spotonspoton Posts: 645member
    Quote:

    "Apple?s supposed sin," Reich notes, "was to tell software developers that if they want to make apps for iPhones and iPads they have to use Apple programming tools. No more outside tools (like Adobe?s Flash format) that can run on rival devices like Google?s Android phones and RIM?s BlackBerrys.



    "What?s wrong with that? Apple says it?s necessary to maintain quality.





    What developers says is that if it costs $70,000 to develop a app for most all platforms, it costs another $70,000 to recode it for Apple´s exclusive devices.



    Crap apps can appear on either, a $100 brush doesn´t a artist make. A good artist can use any tool, the talent is in the hands, just that they are better with better tools.



    This is not about quality, this is about the war on Flash. Because the process of abolishing Flash doesn´t improve the quality of crappy apps made according to Apple´s directions.



    Apple should have never gotten into the App Store business and closed their devices, they should have made the devices open and restrict things in the iPhone OS instead.



    There are nearly 200,000 crap apps on the App Store, only a small portion are made by Flash, so how is Steve going to attempt to improve the quality of those apps?



    Love Steve, but I smell sh*t and it stinks.
  • Reply 17 of 42
    curtisemaylecurtisemayle Posts: 377member
    Quote:
    Originally Posted by Holderad View Post


    ...



    ...where was the FTC when the banks were crashing and Bernie was on the take? This is ridiculous.



    My understanding is that, per the FTC Act, the banking industry is not in their purview.



    If my interpretation is correct, title 15 > chapter 2 > subchapter I > § 57a > subsection (f) only establishes that the FTC mandates that the banking institutions "establish a separate division of consumer affairs which shall receive and take appropriate action upon complaints with respect to such acts or practices by banks or savings and loan institutions."
  • Reply 18 of 42
    ssquirrelssquirrel Posts: 1,196member
    In many cases, code from creating an app for the iPhone can be reused when making it for another platform. For example, anything C that doesn't call specifically Apple APIs. So $70k for Apple and spending the same amount to create it on another platform is probably bullshit. There are 200k apps on the App Store, so you're saying all the apps on the App Store are crap? Yeah, this is why you have no credibility.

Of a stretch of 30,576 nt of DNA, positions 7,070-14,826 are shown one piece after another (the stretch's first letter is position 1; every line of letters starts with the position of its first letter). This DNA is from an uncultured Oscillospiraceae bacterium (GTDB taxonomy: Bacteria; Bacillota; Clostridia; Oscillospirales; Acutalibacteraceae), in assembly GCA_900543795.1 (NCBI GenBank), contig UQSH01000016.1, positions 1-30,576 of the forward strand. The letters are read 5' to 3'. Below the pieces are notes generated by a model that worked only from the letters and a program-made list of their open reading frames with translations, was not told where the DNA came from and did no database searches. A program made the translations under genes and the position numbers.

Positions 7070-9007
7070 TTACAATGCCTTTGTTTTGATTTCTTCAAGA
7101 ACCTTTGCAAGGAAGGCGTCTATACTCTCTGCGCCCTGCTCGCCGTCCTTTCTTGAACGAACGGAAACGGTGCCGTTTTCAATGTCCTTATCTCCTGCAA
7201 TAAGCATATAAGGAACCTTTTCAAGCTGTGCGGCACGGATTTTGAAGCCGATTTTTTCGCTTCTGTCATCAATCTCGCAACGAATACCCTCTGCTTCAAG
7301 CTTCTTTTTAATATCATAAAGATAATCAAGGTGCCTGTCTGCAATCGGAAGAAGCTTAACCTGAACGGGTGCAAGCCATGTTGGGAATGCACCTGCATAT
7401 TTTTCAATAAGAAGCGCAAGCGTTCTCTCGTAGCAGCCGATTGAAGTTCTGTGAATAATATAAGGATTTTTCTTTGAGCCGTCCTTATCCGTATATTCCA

Quote:
    Originally Posted by CurtisEMayle View Post


    My understanding is that, per the FTC Act, the banking industry is not in their purview.



    This is correct. So if the FTC isn't the one who polices the banks, who does? Only FDIC?
  • Reply 19 of 42
    chiachia Posts: 692member
    Quote:
    Originally Posted by SpotOn View Post


    There are nearly 200,000 crap apps on the App Store, only a small portion are made by Flash, so how is Steve going to attempt to improve the quality of those apps?



    Love Steve, but I smell sh*t and it stinks.



    The only bad smell around here is your attitude towards the iPhone apps: you've labelled every single app as crap in the App store; that's simply untrue.



    The iPhone is the first mobile I've owned that's actually grown on me the more I use it and I I've had a lot of mobiles during the past twelve years. Apple weren't the first to have an App store for their mobiles - you may be surprised to know that it was possible to get mini Java apps for Nokia phones as early as 2002 - but it was the first to create an appealing and straightforward way to acquire and manage apps on your phone.



    My previous phone was a HTC TyTn II aka Tilt. It had Windows Mobile 6.0 which I later upgraded to 6.1. It was usable but I found the user interface bizarre and illogical, not a patch on the iPhone. It had an unpleasant habit of frequently resetting itself, often midway through a call. I got an iPhone and have never looked back since.



    I'm with Steve on this issue of third party development tools, it encourages going to the lowest common denominator, perhaps even laziness.

    Using them is like using Google translate to publish a book in a different language.

    It's possible but would it be the best translation to carry the nuances of meaning and expression from the original into the target language?



    Adobe is looking desperate. There are plenty of other smartphone operating systems yet Adobe insists on forcing itself into the iPhone mansion.
  • Reply 20 of 42
    blastdoorblastdoor Posts: 1,889member
    Quote:
    Originally Posted by SpotOn View Post


    Crap apps can appear on either, a $100 brush doesn´t a artist make. A good artist can use any tool, the talent is in the hands, just that they are better with better tools.



    The fact that bad apps can be made with any tool is irrelevant. The question is, when all else is equal (ability of the developer, originality of the idea, financial resources, etc), will apps made with Apple's own tools be better than apps made with cross-platform tools that do not take advantage of iPhone-specific features?



    And the answer depends entirely on the value of those iPhone-specific features. If Apple has a better platform, then apps that take advantage of that platform will be better than those that don't, all else being equal.



    And let me just say this again: "ALL ELSE BEING EQUAL". And in case you still don't get it, here it is in Latin "ceteris paribus". And if you need a link, here it is:



    http://en.wikipedia.org/wiki/Ceteris_paribus